Rating: R
Stars:
Benedict Cumberbatch, Daniel Bruhl, Alicia Vikander, Anthony Mackie, Peter Capaldi, David Thewlis, Laura Linney, Stanley Tucci, Carice Van Houten, Alexander Siddig
Writer:
Josh Singer, based on the books INSIDE WIKILEAKS: MY TIME WITH JULIAN ASSANGE AT THE WORLD’S MOST DANGEROUS WEBSITE by Daniel Domscheit-Berg and WIKILEAKS: INSIDE JULIAN ASSANGE’S WAR ON SECRECY by David Leigh & Luke Harding
Director:
Bill Condon
Distributor:
Walt Disney/Touchstone Pictures
Release Date:
October 18, 2013

Whenever there’s a film where the action is largely propelled by what’s happening via computers, the fear is that we’re mostly going to be watching people typing. This is nonsense, of course – with results ranging from THE SOCIAL NETWORK at the high end to HACKERS at the low and TRON in the off-to-one-side sci-fi category, there’s nothing mandating that Internet-based stories be one thing or another.

THE FIFTH ESTATE has a certain dryness. Maybe it’s because director Bill Condon and screenwriter Josh Singer, working from two credited books on the subject and no doubt piles of other research besides, were inundated by so much material that it became hard to narrow things down to a single focus. Maybe it’s because their central figure, Julian Assange (played here by Benedict Cumberbatch), is a bit inscrutable when it comes to his human side and that the more accessible Daniel Domscheit-Berg (Daniel Bruhl) seems to be both more swept along by events than shaping them and able enough to turn to his romantic partner Anke Domscheit (Alicia Vikander) that we don’t feel a rift with Assange will create an emotional void in his life. Maybe it’s because all of the central players are physically removed from most of the consequences of their actions, which play out dramatically with people who never have any contact with the WikiLeaks founders. Maybe it’s all of the above.

In 2007, German Daniel and Australian Julian meet up, with Daniel intervening at a convention so that Julian can make a presentation. The talk is poorly attended, but Daniel is fascinated by Julian’s vision for a website where people can safely and anonymously post about major political doings around the world. Daniel rallies some fellow computer tech friends and WikiLeaks is born. However, when the site’s policy of no editing whatever leads to the publishing of names and addresses, which in turn leads to assassinations, Daniel gets cold feet, which infuriates Julian. Meanwhile, the mainstream press is going crazy in trying to cover both the WikiLeaks revelations and WikiLeaks itself, while theU.S.government tries to shield suddenly endangered assets.

The scope of THE FIFTH ESTATE’s ambitions is admirable, but because the groups are so separate from one another, while we recognize intellectually that they’re all part of the same story, it doesn’t feel that way. When Laura Linney’sU.S. government agent tries to safely extricate aMiddle East ally, Dr. Tarek Haliseh (Alexander Siddig), who has been identified in the leaks, Julian isn’t affected at all, and Daniel’s concerns about who may be harmed are so broad as to render Haliseh an abstraction.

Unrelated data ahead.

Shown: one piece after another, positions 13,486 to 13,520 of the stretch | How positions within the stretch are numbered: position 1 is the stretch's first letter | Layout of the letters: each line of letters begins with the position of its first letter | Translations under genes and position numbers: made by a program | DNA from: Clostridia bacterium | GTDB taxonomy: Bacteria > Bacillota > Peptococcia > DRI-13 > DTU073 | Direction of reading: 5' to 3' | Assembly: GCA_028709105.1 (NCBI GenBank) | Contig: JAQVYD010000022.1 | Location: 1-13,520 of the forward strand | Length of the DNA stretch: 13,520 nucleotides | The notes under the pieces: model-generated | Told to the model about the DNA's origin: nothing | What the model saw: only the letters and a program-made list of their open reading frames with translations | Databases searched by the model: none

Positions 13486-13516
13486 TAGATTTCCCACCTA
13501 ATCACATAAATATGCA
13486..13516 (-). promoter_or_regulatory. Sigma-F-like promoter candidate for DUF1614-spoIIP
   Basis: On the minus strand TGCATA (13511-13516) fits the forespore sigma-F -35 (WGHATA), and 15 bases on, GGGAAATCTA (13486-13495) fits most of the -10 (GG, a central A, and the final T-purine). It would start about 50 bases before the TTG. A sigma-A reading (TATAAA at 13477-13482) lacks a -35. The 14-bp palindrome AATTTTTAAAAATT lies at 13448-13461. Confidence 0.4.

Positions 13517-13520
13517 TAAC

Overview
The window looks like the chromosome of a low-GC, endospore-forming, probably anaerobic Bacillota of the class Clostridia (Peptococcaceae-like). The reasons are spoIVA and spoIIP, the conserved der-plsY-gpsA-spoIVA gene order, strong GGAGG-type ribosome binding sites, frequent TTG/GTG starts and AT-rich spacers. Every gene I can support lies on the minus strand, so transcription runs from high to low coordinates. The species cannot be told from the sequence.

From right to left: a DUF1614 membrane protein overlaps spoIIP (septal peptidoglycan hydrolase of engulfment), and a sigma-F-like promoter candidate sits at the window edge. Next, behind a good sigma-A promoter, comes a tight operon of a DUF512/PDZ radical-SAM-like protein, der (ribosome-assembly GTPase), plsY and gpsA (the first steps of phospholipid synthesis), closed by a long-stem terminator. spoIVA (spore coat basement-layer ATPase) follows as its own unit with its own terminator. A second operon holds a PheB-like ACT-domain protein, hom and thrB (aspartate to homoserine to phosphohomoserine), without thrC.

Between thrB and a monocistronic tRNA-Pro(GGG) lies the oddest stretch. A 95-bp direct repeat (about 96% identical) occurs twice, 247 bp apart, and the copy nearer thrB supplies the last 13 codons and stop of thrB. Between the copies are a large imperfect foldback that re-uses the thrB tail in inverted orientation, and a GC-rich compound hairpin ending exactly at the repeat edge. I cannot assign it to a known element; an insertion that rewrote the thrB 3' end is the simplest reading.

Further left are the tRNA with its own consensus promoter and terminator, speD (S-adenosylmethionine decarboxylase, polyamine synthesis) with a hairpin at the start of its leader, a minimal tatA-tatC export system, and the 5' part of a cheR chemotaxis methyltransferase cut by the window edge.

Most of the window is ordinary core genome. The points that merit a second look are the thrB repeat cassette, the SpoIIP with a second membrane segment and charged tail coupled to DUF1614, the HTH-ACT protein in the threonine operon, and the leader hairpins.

The pieces of THE FIFTH ESTATE are mostly interesting, as we see how something like WikiLeaks could exist in the first place and its diverse impacts all over the globe, but the snapshots provided don’t explain things. For instance, when an African man is shot dead in his car, the implication is that this happened because of information on WikiLeaks, but the film expects us to fill in our own blanks (if WikiLeaks hadn’t reported the name, would the victim have been otherwise safe?).

The film is beautifully cast, with Cumberbatch playing Julian Assange as a mercurial, somewhat puckish figure, capable of both brilliance and horrible petulance. Bruhl is highly sympathetic as the responsible, enthusiastic Daniel and Vikander puts spirit into her rather conventionally written role as the voice of reason in their relationship. Linney and Stanley Tucci are both convincing as the disgruntled spy handlers and Peter Capaldi and David Thewlis as British newsmen are so perfect that a TV spinoff with their characters, based on just a few scenes, would be welcome.

THE FIFTH ESTATE only gets into Assange’s legal troubles in a footnote at the end, which is fair enough, given that the movie is about WikiLeaks and not about whether or not he’s sexually abusive. However, the film’s view of him as a sort of external force leaves a void where something solid should be. We understand and even sympathize with Daniel’s crisis of conscience, but it is not enough to sustain the whole enterprise, and it would likely have been better to dramatize more of WikiLeaks’ effects on the world and discuss them a bit less.

There is a very amusing scene at the end of THE FIFTH ESTATE that taps at the fourth wall, with Cumberbatch’s Assange commenting on the film we’ve just watched. It’s unexpected and makes us instantly reflect on what we’ve just been told. It’s a great moment, even though the context is uneven.

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ArticleMovie Review: THE FIFTH ESTATE

 

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